end select
    end if

    cleanData = val
    
end function

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I parsed it down to 3 data types so you would get the sense of what it does, you can add in as many as you want. my motto is "don't trust anything the user enters". javascript validation is always a good start, but always do a check on the server side as well to avoid issues
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Bob SchneiderCo-OwnerAuthor Commented:
Thanks!
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Bob SchneiderCo-OwnerAuthor Commented:
Big Monty: how do you call that function?
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Big MontySenior Web Developer / CEO of ExchangeTree.org Commented:
if you were validating a string entry, you would do something like:

myString = cleanData( Request("stringField"), "string", "myDefaultStringValue" )

the third parameter can contain a value or be blank, essentially, if you have a fail safe a value should be if it doesn't validate, then put it there. same thing with a integer validation:

myInt = cleanData( Request("intField"), "int", -1 )
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Scott Fell, EE MVEDeveloper & EE ModeratorCommented:
I think it would help to know what you mean by unauthorized?  Do you require people to login?  http://www.experts-exchange.com/articles/18259/User-Log-In-Using-A-Token.html, preventing malicious data or preventing garbage data?

For numbers and dates you can of course check to make sure if you are expecting a date or number that is the case.  I think that is the function above.

For text fields, you can convert special characters such as single and double quotes to an entity.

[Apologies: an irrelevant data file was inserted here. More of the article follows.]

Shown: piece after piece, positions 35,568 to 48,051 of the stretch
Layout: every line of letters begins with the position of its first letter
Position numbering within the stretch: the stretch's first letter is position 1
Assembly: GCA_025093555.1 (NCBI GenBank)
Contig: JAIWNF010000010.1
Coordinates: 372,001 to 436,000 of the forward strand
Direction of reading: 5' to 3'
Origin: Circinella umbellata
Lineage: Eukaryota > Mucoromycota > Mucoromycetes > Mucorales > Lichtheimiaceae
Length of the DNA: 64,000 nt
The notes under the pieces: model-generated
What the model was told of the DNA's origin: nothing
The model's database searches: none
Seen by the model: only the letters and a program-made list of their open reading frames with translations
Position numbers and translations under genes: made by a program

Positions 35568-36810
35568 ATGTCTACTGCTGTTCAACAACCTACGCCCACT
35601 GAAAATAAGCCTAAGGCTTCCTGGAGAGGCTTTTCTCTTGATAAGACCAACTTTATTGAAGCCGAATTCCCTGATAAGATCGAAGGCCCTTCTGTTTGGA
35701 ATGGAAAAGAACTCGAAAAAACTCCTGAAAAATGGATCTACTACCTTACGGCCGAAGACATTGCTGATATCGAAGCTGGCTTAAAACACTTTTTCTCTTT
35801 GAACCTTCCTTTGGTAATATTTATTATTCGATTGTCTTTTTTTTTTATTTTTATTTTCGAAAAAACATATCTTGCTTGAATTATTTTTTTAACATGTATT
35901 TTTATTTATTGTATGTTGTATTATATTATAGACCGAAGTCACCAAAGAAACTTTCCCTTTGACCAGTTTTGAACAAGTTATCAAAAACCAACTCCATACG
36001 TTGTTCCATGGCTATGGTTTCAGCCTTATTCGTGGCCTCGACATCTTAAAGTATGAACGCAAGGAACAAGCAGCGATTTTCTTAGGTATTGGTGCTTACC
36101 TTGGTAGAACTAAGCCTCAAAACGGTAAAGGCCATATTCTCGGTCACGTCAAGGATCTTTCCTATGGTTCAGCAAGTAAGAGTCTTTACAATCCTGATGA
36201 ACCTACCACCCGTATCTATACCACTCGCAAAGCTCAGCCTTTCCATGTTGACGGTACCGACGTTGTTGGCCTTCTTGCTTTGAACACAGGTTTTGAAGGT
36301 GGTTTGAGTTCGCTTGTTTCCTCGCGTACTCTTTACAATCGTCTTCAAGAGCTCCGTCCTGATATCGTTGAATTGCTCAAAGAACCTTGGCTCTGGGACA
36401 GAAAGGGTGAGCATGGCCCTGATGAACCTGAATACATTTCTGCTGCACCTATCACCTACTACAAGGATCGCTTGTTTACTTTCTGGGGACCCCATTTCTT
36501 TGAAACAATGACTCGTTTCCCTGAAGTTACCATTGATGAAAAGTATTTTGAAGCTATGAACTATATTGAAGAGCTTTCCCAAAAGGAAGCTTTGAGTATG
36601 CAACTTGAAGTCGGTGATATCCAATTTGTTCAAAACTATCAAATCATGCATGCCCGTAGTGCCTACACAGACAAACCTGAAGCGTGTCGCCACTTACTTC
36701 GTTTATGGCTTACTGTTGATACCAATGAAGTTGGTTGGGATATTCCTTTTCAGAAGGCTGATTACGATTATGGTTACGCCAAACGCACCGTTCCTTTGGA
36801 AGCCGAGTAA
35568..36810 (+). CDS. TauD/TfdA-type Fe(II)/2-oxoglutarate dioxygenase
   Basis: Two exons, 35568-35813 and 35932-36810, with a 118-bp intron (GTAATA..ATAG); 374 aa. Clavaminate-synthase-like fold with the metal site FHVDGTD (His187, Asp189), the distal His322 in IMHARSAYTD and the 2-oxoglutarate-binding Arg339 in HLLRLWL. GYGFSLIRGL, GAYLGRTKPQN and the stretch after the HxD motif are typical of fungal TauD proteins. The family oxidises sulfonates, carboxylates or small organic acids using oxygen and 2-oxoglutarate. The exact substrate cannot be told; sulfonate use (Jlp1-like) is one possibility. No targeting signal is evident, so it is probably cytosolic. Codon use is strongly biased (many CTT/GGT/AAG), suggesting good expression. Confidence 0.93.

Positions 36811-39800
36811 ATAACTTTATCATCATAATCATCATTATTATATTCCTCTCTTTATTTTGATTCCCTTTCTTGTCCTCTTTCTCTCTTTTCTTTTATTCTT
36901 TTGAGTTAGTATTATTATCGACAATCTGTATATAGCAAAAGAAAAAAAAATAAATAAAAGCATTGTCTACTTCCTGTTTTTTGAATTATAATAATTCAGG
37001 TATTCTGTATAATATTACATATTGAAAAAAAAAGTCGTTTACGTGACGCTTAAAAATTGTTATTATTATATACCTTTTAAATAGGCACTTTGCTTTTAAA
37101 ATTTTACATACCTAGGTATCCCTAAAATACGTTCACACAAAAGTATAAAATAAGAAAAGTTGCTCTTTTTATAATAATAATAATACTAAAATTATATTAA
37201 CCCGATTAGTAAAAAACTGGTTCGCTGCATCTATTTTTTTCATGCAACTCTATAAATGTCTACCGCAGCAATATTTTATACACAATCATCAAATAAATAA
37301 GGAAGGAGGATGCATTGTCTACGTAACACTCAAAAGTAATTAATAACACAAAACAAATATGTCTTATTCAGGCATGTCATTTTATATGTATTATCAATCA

You can use javascript for a quick form verification which makes it easier on your users and server but as dsacker points out, you ultimately want to do this server side.

Also using a captcha method will help.   In some cases I will also add a session variable that counts how many times somebody tries to submit the form and if it is too many, lock them out.

<%
show_form = 1 'ok to show
if request.form<>"" then
   if session("form_count")<>"" then
       session("form_count")=cint(session("form_count"))+1
       else
      session("form_count")=1
  end if

If session("form_count")> 5 then ' 5 tries
     show_form = 0
end if

if show_form=1 then
%>
<form>


</from>
<%
' form will not show if they try too many times.  If it is a real person, they will contact you.
end if
%>

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Small sites are not a high target, but still vulnerable.  I do find every once in a while somebody tries to submit garbage over and over for a short period of time and something small like above does the trick.  It is by no means 100% as sessions can be reset or they can use multiple browsers.   Between a captcha and hiding the form after too many try's has worked.
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Bob SchneiderCo-OwnerAuthor Commented:
Great discusssion.  Thanks to all!